**Joe didn't tinker with the lineup, trying to play matchups or get guys out of slumps just for the sake of doing it throughout the year. He based his players' off-days almost solely on who he thought needed rest to keep them fresh for the long haul. People questioned his sitting Matsui for the entire interleague schedule outside of pinch hitting duty and that worked like a charm as Matsui was a beast for the rest of the year after interleague was over. Instead of worrying about a bad game or two, Joe looked at the big picture and kept his guys rested just enough to keep them fresh but not so much that they became cold heading into the postseason. Once the playoffs hit, everybody on the everyday roster was relatively healthy and ready to go, something that most teams can't usually say after 162 regular season games.
**Joe also didn't tinker with the new vibe and attitude around the team this year with the addition of the new faces. In fact, he almost seemed to rein back his tough exterior and include himself into the new feeling around the clubhouse. He let guys like Nick Swisher and A.J. be who they were instead of forcing them to follow the strict "Yankee way" and him and the team ended up being better off because of it.
**Most importantly, Joe did an excellent job managing the workload of his big 3 starters down the stretch of the regular season to keep them rested enough for the grind of the 3-man rotation he used in the playoffs. It became obvious pretty quickly that Joe had his mind set on the 3-man playoff rotation for some time, and while some people questioned it, he stuck to his guns and it ended up being the best call he made all year.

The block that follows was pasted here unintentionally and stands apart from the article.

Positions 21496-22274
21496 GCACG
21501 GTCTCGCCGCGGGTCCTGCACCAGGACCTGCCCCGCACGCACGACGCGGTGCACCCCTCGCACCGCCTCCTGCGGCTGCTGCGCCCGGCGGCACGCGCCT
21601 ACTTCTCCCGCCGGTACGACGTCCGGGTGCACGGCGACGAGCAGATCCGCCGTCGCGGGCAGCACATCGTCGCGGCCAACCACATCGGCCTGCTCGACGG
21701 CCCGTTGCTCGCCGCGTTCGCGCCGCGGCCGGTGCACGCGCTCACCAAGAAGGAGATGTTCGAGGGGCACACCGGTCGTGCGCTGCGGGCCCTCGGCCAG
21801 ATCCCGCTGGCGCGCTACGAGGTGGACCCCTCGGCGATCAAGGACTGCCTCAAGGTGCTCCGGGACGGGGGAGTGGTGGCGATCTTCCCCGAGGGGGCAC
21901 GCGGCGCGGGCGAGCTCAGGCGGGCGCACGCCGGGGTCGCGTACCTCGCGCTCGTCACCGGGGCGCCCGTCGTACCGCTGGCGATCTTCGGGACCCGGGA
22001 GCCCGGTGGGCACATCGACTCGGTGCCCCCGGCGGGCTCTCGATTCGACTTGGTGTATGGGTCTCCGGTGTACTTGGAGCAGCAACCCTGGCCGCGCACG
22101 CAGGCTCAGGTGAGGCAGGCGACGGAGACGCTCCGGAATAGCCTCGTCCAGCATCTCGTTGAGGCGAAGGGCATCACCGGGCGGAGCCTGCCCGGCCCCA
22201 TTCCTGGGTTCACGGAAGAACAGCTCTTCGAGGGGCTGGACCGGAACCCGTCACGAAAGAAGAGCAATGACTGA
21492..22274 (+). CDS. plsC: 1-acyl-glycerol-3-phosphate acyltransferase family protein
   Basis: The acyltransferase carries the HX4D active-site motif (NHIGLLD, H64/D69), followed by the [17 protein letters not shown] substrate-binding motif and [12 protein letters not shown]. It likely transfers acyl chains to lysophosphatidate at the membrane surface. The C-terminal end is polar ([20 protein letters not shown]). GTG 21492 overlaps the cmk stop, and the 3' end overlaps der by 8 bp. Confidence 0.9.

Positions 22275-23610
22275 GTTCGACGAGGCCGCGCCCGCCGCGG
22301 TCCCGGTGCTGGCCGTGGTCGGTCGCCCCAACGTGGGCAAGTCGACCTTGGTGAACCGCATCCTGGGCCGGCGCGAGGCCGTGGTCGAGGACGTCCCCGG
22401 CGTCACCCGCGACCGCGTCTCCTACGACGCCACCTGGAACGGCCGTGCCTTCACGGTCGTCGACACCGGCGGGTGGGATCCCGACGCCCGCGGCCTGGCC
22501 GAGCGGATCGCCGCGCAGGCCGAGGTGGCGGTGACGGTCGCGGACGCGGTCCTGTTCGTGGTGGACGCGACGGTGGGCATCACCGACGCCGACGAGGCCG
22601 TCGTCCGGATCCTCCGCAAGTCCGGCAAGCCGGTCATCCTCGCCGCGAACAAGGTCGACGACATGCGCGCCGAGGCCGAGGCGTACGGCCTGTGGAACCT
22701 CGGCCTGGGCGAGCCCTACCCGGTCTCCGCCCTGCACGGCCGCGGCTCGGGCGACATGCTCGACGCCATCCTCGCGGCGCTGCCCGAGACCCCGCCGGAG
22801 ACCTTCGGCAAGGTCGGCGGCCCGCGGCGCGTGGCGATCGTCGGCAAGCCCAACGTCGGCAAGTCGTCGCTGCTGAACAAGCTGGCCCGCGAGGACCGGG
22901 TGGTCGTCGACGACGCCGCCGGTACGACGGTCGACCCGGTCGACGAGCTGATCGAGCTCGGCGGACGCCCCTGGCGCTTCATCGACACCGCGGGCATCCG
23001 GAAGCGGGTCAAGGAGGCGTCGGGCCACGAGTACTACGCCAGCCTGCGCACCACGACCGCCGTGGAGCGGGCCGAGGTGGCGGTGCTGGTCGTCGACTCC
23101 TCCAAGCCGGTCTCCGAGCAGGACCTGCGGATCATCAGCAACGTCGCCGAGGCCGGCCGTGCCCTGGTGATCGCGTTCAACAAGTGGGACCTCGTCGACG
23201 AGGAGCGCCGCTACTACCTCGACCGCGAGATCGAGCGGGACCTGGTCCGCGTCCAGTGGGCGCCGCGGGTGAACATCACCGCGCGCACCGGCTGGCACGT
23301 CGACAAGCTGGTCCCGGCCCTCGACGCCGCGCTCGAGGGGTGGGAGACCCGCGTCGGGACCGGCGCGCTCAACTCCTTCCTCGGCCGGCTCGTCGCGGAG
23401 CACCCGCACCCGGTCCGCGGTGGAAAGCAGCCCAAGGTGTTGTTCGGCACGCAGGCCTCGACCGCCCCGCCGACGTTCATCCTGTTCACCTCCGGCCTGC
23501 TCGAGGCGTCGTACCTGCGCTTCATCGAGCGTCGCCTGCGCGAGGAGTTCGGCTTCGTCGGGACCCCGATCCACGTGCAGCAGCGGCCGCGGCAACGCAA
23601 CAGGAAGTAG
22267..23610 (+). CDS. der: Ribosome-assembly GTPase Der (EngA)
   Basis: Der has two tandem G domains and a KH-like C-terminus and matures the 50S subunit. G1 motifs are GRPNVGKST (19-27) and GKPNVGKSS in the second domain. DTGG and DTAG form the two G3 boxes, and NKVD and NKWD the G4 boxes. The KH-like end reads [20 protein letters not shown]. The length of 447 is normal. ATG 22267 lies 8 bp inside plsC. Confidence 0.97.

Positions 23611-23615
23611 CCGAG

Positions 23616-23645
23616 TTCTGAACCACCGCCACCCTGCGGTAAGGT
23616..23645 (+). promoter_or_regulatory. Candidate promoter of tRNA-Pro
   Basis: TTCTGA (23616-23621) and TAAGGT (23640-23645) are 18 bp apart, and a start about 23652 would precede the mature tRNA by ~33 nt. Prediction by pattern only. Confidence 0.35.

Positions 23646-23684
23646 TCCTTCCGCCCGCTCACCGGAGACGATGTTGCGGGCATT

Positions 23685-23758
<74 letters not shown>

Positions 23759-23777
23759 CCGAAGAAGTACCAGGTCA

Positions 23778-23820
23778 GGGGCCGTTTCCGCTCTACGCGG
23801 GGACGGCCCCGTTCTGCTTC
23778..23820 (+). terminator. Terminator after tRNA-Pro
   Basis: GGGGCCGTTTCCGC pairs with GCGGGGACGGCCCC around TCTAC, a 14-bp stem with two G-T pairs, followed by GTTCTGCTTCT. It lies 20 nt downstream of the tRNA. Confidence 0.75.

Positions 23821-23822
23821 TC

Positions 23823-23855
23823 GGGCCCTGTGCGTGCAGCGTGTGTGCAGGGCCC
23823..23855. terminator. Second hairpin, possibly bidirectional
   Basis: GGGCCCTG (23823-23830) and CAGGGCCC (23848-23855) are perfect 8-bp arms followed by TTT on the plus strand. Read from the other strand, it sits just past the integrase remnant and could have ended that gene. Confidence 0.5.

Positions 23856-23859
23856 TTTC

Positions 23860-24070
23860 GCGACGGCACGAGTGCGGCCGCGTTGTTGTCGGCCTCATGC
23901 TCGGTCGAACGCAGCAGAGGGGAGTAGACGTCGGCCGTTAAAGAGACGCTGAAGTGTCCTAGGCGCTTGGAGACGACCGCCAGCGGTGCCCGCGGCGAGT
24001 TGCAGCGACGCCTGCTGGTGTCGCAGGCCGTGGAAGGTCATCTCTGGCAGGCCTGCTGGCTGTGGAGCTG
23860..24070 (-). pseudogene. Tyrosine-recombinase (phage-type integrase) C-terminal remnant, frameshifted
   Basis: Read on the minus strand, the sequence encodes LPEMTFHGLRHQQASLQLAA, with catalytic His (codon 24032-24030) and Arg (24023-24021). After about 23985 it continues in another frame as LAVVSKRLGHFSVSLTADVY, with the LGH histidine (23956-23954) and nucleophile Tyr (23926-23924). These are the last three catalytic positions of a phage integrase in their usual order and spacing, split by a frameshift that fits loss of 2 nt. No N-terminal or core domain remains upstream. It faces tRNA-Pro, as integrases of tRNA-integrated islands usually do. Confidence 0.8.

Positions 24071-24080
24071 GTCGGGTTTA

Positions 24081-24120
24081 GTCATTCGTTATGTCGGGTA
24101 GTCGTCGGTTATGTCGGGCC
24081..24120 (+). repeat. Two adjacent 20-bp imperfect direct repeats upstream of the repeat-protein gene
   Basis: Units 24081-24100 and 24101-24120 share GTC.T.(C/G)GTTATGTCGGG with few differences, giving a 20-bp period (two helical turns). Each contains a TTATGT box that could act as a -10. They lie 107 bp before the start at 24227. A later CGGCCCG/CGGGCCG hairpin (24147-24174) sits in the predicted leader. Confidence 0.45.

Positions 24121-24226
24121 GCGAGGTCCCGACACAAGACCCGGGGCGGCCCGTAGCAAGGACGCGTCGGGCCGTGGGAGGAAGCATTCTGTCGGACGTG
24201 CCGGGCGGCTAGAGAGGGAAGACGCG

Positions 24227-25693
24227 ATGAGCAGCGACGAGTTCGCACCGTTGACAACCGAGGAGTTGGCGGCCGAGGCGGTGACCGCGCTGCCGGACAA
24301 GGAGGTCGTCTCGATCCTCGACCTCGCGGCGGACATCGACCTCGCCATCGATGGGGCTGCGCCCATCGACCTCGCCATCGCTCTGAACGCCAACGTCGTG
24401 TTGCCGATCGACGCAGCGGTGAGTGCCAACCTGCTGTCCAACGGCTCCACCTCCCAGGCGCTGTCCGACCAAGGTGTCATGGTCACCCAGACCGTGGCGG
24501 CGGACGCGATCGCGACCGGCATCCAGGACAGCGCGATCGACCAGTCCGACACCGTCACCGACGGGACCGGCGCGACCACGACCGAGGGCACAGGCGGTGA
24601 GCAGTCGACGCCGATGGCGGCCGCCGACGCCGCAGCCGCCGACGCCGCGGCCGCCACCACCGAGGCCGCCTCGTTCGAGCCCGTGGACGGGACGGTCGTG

You can argue with a lot of the decisions he did make in the playoffs, but the one you can't argue with is the 3-man rotation; it's what gave the Yankees the best chance to win and it's what eventually won the series for them as they could count on one of their big 3 every game and not worry about what they were going to get from a cold, possibly not up to the challenge 4th starter. After being worked to the bone last season, CC showed what a little rest can do for him, and there's no way Andy comes back to win Game 6 in the World Series without a little extra rest at the end of the regular season.
Joe knew what he wanted to do in the playoffs, both with his everyday lineup and his pitching staff, and he managed accordingly down the home stretch. His strategy allowed him to stick with that plan all the way through the playoffs and it allowed his team to win the World Series. Did he have the most talented lineup in baseball? Absolutely he did. But Girardi also managed to get more out of the most talented lineup than Torre did in his last few years, and did it in a high-pressure situation in a big market for the most famous organization in professional sports a year after his first year at the helm resulted in the team missing the playoffs for the first time since 1995.
Mike Scioscia did a good job this year, don't get me wrong. But Joe Girardi did a great job, and it's a crime that he isn't being recognized as the best manager in his league.